And then, through that process of focusing in on ourselves, we were able to realize in almost a short minute that it isn’t about us at all. And that by staying in that view, and by being in that way that we were, we weren’t achieving, none of us—baccalaureate, associate’s degree—were meeting our mission, really. Because we were focusing in on the wrong things. So we said, we have to think about this differently. And to do it, we have to do it from the ground up. As a process of co-inquiry. In other words, all of us would take a ground-up exploration, being completely open to the conclusions that we would draw from that exploration. And that’s when we began the process of looking at the data. This was about the people we served. It wasn’t about our entrenched view of how we came to be nurses and who was better. We came to the conclusion that none of us were doing it the way the future required of us.

But getting through those barriers was part of the initial work, and the parochialism that comes from a siloed perspective. And it’s really a metaphor for, or a microcosm, if you will, of what can happen in healthcare, when various professional groups come from only their entrenched view. Such as physicians. I don’t want to cast them into a stereotype. But if a physician, for example, believes that the most important thing is the differential diagnosis, that’s very different than the view that nurses hold, and it’s very different than the view the patient holds. And to get past all that, in terms of what’s driving healthcare, you have to open up the boundaries and the communication. And all of us have to remember that it’s the patient’s view that we have to remember as well. So it’s a similar process that can be carried to different situations.

Wednesday, April 11, 2007

Starr of Cardiac Surgery

Now full processed and waiting for cataloging, and soon to be available for checkout from the Main Library, is the oral history interview with Dr. Albert Starr, co-developer of the Starr-Edwards heart valve. Starr was interviewed in February of 2006 by OHSU trauma surgeon Dr. Richard J. Mullins. Surgeon to surgeon, the two talked about the experience of performing a type of surgery that no one has ever performed before:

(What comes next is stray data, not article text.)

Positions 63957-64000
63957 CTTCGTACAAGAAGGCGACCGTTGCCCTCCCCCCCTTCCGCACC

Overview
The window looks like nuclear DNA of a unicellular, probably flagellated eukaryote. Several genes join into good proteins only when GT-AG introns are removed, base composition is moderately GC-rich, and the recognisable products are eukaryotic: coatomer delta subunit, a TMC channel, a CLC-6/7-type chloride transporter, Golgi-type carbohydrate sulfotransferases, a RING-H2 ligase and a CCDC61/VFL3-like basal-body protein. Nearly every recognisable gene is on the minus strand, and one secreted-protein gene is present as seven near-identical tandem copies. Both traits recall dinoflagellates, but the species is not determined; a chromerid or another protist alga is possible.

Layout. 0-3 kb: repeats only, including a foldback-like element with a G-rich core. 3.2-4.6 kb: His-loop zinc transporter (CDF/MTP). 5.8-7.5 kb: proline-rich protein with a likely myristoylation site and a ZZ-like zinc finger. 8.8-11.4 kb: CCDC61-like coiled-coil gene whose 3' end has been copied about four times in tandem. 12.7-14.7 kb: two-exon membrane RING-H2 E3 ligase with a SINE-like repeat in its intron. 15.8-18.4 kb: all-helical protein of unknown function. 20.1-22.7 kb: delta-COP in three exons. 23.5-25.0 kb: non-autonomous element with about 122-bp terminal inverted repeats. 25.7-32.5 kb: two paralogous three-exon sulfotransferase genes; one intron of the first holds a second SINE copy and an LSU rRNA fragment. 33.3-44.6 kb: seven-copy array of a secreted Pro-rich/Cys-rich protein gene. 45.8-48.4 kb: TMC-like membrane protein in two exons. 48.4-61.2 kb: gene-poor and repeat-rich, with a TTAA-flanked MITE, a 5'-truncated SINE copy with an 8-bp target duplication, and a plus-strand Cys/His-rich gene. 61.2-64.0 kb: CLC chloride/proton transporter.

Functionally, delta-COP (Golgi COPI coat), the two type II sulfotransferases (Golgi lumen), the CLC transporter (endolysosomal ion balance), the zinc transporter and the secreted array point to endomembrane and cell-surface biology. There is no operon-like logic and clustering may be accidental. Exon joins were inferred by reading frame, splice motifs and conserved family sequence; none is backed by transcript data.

MULLINS: I’d like to discuss what it was like as the surgeon doing operations that you can’t read about in a book and finding something that is unexpected. You must have had that happen. Was that stressful?

STARR: Yes. In a word, yes, it was quite stressful. But it was a kind of stress that’s exciting stress. I mean, we—your own life is not on the line, so it’s a different kind of stress than the stress I experienced in Korea, for example. It’s more of an intellectual stress, trying to figure out—you know, nature’s out to get you, so how can I get around it. It’s that kind of feeling. It’s more like a game stress than it is a war stress or a personal issue in your own personal life.

MULLINS: Is this where your training with Dr.—was it Chambers?

STARR: Chamberlain.

MULLINS: Chamberlain, was helpful?

STARR: Yes, it was. Chamberlain was a very cerebral, very physical engineering-type mind. There’s a project, and let’s do it fast, but also elegant. It had a flow, it was like a ballet. One thing had to lead logically into another; no horsing around, just very methodical, logical, and elegant.

MULLINS: So did you just have to teach yourself how to put the sutures in the ring, the annulus?


MULLINS: Not too deep and not too…

STARR: Yes, all those things. The animal experience was very valuable. The humans were easy compared to the animals.